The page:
In the beginning of the world, when people and animals were all the same, there was only one tobacco plant to which they all came for their tobacco until the Dagulku geese stole it and carried it away to the South. The people were suffering without it, and there was one old woman who grew so thin and weak that everybody said she would soon die unless she could get the tobacco to keep her alive.
Different animals offered to go for it, one after another - the larger ones first and then the smaller ones, but the Dagulku saw and killed every one before they could get to the plant. After the other, the little mole tried to reach it by going under the ground, but the Dagulku saw his track and killed him as he came out.
At last, the Hummingbird offered, but the others said he was entirely too small and might as well stay at home. He begged them to let him try, so they showed him a plant in the field and told him to let them see how he would go about it. The next moment he was gone, and they saw him sitting on the plant. In a moment, he was back again, but no one had seen him going or coming because he was so swift. "This is the way I'll do it," said the Hummingbird. So they let him try.
He flew off to the East, and when he came in sight of the tobacco, the Dagulku were watching all about it. They could not see him because he was so small and flew so swiftly. He darted down on the plant - tsa! - and snatched off the top with the leaves and the seeds, and was off again before the Dagulku knew what had happened. Before he got home with the tobacco, the old woman had fainted, and they thought she was dead. However, he blew the smoke into her nostrils and with a cry of "Tsalu!" (tobacco), she opened her eyes and lived again.
A long time ago, so I was told when I was a boy, tobacco was kept by the animals and used as a very high medicine for Man. The great cranes were jealous of the Tobacco Keepers and stole it. They flew way high in the mountains and hid the tobacco among very sharp rocks on a tall mountain.
The animals held council to get the tobacco back, and everyone was anxious to try. The first to go was the great Falcon, the Warrior Bird, who could soar and dive so fast his enemies didn't know what hit them. So he flew way high above the mountain peaks, and when he spotted the tobacco, he dove to retrieve the plant. The cranes were waiting and attacked him with great vigor as he was trying to pick the plant. The Great Blue Heron was the leader of the cranes and is a vicious hunter himself. The Falcon did not stand a chance and was killed.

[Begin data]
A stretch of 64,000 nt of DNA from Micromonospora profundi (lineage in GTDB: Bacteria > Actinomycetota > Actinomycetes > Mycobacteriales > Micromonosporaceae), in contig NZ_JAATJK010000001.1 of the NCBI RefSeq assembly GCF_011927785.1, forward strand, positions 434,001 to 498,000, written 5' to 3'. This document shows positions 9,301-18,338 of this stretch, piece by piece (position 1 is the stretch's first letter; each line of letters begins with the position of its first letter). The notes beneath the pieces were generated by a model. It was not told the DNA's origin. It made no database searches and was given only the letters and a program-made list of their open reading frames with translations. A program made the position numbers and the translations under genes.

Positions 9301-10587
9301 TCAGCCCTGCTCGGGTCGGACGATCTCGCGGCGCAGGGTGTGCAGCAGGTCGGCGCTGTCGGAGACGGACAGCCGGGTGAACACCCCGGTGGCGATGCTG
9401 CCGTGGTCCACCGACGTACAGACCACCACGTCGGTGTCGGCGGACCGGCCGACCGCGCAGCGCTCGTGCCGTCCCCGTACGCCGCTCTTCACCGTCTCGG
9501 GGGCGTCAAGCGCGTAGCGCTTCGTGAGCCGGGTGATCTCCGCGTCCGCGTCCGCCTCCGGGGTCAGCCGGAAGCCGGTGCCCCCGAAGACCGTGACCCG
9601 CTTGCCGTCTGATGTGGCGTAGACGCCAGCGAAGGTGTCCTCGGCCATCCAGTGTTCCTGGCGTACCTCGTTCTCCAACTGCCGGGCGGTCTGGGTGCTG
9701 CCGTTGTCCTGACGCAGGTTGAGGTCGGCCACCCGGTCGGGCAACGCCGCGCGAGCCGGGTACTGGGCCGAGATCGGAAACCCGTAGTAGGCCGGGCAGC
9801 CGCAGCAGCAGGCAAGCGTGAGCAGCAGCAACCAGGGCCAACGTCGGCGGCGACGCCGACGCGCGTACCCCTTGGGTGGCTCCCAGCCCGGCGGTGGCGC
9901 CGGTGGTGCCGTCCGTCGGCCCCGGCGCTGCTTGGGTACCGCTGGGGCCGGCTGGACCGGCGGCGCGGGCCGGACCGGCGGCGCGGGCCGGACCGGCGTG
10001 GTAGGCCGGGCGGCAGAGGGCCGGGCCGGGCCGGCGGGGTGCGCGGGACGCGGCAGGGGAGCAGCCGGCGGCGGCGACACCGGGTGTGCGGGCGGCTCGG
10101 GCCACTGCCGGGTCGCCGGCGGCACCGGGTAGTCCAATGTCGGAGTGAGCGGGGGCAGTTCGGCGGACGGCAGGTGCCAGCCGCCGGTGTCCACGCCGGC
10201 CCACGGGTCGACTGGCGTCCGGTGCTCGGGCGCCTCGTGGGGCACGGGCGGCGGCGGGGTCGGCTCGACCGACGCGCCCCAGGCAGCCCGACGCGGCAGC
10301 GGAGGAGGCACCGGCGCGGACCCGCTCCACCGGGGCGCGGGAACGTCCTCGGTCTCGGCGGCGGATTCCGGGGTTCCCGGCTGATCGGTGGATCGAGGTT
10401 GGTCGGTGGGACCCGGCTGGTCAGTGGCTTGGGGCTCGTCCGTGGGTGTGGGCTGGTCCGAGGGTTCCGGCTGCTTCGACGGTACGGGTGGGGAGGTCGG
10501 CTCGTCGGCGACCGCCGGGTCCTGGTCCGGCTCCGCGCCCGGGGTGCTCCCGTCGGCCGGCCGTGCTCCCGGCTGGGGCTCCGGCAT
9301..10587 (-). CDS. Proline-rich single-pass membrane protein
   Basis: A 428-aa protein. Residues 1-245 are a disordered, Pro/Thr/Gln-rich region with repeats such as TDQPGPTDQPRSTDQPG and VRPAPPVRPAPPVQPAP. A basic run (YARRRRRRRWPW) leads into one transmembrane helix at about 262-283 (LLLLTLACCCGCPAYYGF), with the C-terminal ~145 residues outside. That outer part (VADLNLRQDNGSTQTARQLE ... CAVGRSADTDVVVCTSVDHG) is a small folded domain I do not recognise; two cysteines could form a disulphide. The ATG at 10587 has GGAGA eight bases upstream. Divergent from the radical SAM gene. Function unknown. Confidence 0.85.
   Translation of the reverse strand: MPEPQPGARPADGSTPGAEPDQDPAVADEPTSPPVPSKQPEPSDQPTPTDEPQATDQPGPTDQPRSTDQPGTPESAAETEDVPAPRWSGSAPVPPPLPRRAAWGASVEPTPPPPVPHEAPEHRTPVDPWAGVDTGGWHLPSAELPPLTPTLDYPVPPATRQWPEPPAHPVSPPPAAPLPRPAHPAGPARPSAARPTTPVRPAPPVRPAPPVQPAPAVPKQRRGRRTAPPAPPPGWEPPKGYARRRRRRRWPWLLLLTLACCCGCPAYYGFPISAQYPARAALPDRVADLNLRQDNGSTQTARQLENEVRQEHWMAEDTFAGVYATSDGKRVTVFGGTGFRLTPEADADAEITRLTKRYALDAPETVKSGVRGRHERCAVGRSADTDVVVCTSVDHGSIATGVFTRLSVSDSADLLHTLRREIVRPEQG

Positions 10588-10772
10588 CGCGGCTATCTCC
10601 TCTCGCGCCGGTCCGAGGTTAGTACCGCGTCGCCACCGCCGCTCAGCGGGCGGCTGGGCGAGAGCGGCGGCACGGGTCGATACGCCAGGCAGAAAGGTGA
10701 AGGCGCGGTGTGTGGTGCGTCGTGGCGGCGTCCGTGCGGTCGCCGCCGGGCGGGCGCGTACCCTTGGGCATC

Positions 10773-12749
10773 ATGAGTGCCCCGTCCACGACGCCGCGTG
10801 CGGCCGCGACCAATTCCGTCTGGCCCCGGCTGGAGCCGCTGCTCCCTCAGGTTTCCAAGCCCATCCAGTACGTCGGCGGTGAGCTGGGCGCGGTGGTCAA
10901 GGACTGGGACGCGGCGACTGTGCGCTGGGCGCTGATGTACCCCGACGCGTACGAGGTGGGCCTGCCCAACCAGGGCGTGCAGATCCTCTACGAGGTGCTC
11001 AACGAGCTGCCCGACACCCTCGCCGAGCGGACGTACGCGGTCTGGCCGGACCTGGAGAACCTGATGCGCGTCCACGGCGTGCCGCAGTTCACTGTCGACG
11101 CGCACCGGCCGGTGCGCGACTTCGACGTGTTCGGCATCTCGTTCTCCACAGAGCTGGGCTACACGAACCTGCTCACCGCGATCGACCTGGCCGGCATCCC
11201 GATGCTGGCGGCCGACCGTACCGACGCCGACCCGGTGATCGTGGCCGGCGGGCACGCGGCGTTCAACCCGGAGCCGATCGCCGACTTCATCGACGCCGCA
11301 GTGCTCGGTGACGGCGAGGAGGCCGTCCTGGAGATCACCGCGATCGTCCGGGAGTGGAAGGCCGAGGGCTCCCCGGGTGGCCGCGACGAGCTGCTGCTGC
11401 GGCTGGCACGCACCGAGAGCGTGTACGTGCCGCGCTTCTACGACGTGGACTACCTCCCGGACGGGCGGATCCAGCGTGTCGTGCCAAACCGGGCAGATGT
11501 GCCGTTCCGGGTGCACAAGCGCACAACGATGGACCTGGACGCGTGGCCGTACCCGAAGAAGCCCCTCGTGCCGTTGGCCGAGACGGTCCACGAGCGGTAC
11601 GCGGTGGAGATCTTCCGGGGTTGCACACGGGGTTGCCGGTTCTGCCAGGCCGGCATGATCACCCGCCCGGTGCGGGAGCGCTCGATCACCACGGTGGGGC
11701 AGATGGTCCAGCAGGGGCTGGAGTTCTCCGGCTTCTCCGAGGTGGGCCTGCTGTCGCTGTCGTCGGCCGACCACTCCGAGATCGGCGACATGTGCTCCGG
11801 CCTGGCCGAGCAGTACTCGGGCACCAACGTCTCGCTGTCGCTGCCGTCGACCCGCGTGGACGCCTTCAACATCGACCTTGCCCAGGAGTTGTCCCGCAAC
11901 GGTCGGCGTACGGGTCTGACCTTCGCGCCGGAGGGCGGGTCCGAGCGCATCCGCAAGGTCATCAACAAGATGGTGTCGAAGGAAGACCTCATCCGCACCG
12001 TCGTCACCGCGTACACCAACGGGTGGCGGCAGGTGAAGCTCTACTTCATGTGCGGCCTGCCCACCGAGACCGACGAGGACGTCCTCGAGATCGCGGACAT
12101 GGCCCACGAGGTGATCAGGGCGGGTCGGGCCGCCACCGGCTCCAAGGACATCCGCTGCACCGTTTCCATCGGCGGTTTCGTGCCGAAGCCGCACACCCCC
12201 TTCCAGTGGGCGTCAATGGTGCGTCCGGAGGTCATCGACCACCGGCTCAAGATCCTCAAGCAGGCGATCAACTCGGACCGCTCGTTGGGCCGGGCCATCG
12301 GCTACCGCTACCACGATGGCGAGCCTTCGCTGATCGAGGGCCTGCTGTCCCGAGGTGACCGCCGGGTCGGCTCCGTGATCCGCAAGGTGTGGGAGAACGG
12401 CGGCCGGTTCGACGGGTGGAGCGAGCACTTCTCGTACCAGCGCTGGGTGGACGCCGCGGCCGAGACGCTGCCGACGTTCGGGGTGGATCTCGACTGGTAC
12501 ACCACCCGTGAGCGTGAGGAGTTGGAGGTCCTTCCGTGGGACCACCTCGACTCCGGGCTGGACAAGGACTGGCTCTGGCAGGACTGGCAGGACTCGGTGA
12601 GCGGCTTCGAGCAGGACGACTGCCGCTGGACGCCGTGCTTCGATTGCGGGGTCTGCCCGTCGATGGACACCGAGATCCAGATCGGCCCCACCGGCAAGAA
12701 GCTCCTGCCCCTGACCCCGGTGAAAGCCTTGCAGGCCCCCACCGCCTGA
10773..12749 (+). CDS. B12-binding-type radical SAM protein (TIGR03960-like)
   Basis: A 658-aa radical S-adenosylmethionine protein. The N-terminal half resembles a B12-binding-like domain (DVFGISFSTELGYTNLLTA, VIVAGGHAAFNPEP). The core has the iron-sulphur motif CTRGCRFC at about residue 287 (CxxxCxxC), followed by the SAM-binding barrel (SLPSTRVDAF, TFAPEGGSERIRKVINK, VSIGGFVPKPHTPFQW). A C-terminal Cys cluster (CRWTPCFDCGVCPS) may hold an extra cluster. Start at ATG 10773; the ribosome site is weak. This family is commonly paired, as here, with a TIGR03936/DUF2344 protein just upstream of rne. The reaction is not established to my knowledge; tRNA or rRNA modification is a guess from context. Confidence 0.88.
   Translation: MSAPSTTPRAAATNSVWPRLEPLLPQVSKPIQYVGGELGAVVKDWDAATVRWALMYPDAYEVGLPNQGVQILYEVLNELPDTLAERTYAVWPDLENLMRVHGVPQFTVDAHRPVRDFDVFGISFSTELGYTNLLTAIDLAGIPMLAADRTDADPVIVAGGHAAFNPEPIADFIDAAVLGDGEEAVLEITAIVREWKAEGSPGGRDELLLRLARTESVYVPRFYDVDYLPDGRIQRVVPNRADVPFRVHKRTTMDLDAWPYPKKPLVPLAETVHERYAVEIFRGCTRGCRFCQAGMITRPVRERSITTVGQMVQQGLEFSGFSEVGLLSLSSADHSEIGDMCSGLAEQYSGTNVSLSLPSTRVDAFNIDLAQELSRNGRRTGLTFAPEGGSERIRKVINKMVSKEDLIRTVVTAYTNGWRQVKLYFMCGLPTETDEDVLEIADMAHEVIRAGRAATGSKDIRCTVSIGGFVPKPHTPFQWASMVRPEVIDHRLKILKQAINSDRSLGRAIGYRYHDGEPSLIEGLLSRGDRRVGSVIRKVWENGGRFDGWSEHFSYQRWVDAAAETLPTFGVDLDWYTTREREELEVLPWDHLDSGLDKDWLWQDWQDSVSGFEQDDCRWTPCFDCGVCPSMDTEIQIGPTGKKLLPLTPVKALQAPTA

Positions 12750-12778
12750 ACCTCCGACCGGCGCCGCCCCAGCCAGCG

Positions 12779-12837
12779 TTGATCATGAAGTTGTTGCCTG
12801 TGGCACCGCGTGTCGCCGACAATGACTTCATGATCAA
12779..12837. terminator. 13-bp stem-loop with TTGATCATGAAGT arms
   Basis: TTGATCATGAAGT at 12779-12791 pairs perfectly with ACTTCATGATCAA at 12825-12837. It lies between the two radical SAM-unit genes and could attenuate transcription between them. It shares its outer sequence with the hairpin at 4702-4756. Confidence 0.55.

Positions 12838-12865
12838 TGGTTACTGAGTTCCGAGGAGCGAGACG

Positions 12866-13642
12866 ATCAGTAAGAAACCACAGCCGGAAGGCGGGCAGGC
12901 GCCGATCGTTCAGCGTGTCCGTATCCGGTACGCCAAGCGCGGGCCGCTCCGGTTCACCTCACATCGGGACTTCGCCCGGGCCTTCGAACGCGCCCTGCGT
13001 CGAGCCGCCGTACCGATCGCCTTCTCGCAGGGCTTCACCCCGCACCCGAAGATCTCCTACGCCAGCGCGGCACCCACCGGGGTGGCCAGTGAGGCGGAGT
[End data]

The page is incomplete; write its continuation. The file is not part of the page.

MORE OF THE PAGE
When the other animals heard of this, they were so afraid that they decided there was no way that the tobacco could be recovered. The Panther, the Great Night Hunter, said he would go under the cover of darkness, when the cranes were asleep. He would get the tobacco and bring it back. The cranes were smart and left guards at night to watch the pathways up the mountain. The panther did not stand a chance, so many cranes descended upon on him - he never even got halfway up the mountain.
In the Council House, the animals said it was no use. A little voice from the corner said that she would go. This was the Hummingbird. They asked, "How are you going to do this?"
The little Hummingbird said, "Look over here." As they were watching her, she suddenly disappeared and was behind them, saying, "I'm over here." They were so impressed at her speed, they said she might be able to do it. They wondered how she would make the long journey to the mountain, and she told them she would store energy and sleep at night, as the hummingbirds do when they migrate to South America.
Off she went towards the mountains, and each night, she slept safely in a tree while she stored her energy for the next day's flight. When she got to the mountain, she darted so fast that the cranes did not spot her. She found the tobacco, clipped a seed pod off, and began to leave. She could not resist the temptation to taunt the cranes. She darted back and forth around their feet, saying, "I'm over here! No, I'm over here!"
This confused the cranes so much, they began pecking at the ground around their feet trying to get the Hummingbird. The Hummingbird flew away and brought the tobacco back to the Council House, and we have had tobacco ever since. The cranes, to this day, stand in the water looking at their feet, still trying to find the Hummingbird.